this chapter we shall provide an overview of methods currently developed and recent results
as well as some computational studies providing a comparison of different methods and also
illustrating their success in applications.
We start with a very general viewpoint in the first sections, discussing basic notations, properties
of proximal maps, firmly non-expansive and averaging operators, which form the basis
of further convergence arguments. Then we proceed to a discussion of several state-of-the
art algorithms and their (theoretical) convergence properties. After a section discussing issues
related to the use of analogous iterative schemes for ill-posed problems, we present some practical convergence studies in numerical examples related to PET and spectral CT reconstruction.
We develop a framework for shape optimization problems under state equation con-
straints where both state and control are discretized by B-splines or NURBS. In other
words, we use isogeometric analysis (IGA) for solving the partial differential equation and a nodal approach to change domains where control points take the place of nodes and where thus a quite general class of functions for representing optimal shapes and their boundaries becomes available. The minimization problem is solved by a gradient descent method where the shape gradient will be defined in isogeometric terms. This
gradient is obtained following two schemes, optimize first–discretize then and, reversely,
discretize first–optimize then. We show that for isogeometric analysis, the two schemes yield the same discrete system. Moreover, we also formulate shape optimization with respect to NURBS in the optimize first ansatz which amounts to finding optimal control points and weights simultaneously. Numerical tests illustrate the theory.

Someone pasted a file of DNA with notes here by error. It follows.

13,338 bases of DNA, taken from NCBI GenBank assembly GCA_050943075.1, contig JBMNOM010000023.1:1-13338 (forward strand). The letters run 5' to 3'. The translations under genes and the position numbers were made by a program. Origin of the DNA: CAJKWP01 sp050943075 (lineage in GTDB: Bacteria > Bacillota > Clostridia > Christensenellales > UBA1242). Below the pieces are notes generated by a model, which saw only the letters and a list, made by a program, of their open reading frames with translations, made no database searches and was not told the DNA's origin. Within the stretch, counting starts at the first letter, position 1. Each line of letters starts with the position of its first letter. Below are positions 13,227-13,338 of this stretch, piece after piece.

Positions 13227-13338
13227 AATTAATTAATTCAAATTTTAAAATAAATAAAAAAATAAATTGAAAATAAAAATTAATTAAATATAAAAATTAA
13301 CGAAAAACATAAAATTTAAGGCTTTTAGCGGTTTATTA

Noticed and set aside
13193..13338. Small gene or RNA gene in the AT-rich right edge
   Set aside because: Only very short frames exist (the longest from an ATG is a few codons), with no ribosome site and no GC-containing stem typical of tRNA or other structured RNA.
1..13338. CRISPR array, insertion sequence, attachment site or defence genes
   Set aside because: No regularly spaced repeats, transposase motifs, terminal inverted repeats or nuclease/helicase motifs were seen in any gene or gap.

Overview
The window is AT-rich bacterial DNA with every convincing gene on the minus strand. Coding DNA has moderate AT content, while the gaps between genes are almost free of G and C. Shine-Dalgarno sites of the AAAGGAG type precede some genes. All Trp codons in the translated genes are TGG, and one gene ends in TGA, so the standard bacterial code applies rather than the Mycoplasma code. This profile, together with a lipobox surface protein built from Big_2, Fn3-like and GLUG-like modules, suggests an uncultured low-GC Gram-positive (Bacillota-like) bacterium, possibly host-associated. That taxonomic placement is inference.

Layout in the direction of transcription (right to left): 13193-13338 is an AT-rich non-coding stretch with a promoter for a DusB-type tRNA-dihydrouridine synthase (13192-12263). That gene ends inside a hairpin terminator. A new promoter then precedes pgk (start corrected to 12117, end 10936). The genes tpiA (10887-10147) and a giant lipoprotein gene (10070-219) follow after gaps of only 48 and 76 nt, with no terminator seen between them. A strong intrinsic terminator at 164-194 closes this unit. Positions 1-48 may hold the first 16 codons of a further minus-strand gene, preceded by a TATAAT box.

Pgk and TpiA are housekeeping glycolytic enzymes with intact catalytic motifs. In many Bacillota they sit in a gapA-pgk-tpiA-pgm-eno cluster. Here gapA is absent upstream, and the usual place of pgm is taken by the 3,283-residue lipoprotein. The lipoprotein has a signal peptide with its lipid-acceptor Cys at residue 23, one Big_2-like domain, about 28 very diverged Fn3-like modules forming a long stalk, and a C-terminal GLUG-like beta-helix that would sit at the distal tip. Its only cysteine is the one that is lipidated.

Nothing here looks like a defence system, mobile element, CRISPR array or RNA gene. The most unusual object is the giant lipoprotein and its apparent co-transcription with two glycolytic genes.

In this paper we give an overview on the system of rehabilitation clinics in Germany in general and the literature on patient scheduling applied to rehabilitation facilities in particular.
We apply a class-teacher model developed to this environment and then generalize it to meet some of the specific constraints of inpatient rehabilitation clinics. To this end we introduce a restricted edge coloring on undirected bipartite graphs which is called group-wise balanced. The problem considered is called patient-therapist-timetable problem with group-wise balanced constraints (PTTPgb). In order to specify weekly schedules further such that they produce a reasonable allocation to morning/afternoon (second level decision) and to the single periods (third level decision) we introduce (hierarchical PTTPgb). For the corresponding model, the hierarchical edge coloring problem, we present some first feasibility results.